Government to fund Pike River mine re-entry

The entrance to the Pike River Coal mine. Photo / Simon Baker
The entrance to the Pike River Coal mine. Photo / Simon Baker

There is little chance of recovering the bodies of the Pike River miners or of even reaching the area where they may lie, Energy and Resources Minister Simon Bridges has warned after today approving a plan to re-enter the mine.

Mr Bridges confirmed a $7.2 million plan to enter the mine drift or main tunnel leading up to a rock fall which blocks off the main mine workings.

However he told reporters the chances of finding any remains between the entrance and the rockfall were "slim''.

"There is a possibility, and of course the Mines Rescue Trust... will of course be ready to deal with that.''

As far as the mine beyond the rockfall, he said "we do know there's been fires, there's been floods, there's been explosions so it has been and probably still is a very unstable environment. That makes me personally sceptical about going further then the rockfall.''

However, inspection and testing at the rockfall would give valuable further information about conditions within the main mine area and whether it was feasible to proceed further.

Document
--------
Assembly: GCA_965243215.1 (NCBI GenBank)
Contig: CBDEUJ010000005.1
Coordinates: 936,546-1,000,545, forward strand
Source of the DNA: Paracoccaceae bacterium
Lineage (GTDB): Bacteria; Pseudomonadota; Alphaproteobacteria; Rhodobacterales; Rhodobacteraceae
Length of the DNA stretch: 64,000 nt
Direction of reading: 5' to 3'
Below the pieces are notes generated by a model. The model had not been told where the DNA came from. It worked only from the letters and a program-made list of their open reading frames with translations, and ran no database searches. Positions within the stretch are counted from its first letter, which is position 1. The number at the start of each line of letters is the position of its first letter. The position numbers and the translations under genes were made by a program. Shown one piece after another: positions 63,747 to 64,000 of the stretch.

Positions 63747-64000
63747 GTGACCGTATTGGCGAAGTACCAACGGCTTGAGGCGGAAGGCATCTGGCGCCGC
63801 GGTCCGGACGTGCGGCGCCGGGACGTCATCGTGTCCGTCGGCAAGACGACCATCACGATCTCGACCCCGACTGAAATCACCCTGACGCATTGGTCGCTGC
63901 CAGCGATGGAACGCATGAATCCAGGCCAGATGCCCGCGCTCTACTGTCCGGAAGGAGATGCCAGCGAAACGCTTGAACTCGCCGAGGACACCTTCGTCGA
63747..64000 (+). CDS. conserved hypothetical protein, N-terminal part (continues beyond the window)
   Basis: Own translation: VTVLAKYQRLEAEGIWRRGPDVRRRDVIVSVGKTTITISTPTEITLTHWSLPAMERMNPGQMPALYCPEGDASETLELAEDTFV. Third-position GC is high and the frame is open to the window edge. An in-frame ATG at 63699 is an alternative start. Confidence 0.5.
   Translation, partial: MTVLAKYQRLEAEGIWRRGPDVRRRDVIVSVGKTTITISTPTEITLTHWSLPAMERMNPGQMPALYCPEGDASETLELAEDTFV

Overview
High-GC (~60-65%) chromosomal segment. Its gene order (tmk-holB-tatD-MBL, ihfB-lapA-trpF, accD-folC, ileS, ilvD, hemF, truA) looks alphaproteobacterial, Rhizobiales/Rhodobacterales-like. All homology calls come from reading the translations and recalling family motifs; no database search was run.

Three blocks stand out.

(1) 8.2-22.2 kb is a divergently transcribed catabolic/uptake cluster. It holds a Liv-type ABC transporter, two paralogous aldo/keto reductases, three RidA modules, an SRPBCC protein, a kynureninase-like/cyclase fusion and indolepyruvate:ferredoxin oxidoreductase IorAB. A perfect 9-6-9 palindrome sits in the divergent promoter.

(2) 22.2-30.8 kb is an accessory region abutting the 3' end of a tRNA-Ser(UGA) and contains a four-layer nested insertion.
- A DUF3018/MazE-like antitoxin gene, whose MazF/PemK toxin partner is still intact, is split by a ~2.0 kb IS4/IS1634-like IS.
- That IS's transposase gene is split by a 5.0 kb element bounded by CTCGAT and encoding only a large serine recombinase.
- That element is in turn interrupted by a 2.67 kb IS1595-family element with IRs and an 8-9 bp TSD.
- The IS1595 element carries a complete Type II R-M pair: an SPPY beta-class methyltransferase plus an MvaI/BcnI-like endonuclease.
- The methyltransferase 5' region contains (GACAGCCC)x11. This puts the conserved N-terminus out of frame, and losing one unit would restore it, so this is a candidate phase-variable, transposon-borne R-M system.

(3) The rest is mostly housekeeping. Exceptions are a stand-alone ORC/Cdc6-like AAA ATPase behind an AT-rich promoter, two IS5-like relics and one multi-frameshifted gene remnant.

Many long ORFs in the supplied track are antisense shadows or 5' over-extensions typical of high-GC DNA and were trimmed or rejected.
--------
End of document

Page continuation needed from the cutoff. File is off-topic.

Mr Bridges said the Government would fund the estimated cost of the plan.

"Our criteria are that any re-entry into the tunnel up to the rock fall is safe, technically feasible and financially credible,'' he said.

West Coast-based Green MP Kevin Hague called Mr Bridges' comments that recovery of the victims depended on cost were concerning.

"The recovery of those killed in the Pike River mine disaster should never have been simply about money. The main issue for their recovery is the safety of those tasked with the operation,'' Mr Hague said.

"The West Coast community needs closure and this can only come with the retrieval of the bodies of those lost in the Pike River mine disaster.''

Families of the miners left the Greymouth meeting announcing the move optimistic.

"It's quite exciting. Small steps,'' said Anna Osborne, who lost her husband Milton.

Bernie Monk called it great news.

"It's quite emotional for me. This day has come. I was confident it would come. There's been a lot of tears shed. ... to see smiles on their faces brings a tear to my eye,'' he said.

Chief mines inspector Tony Forster said it would be a thorough exercise that would be carried out safely, "as safe as it's going to get. We're very keen that we don't expose people to unnecessary risk'', he said.

Labour West Coast-Tasman MP Damien O'Connor said the families had been tormented by the knowledge a recovery mission was possible but no decision.

"Everyone understandably wants a safe re-entry operation and I trust the skills and expertise of those involved in Mines Rescue will not be overridden by political or financial considerations,'' he said.

A graphic detailing the plan to re-enter the Pike River Coal mine.
A graphic detailing the plan to re-enter the Pike River Coal mine.


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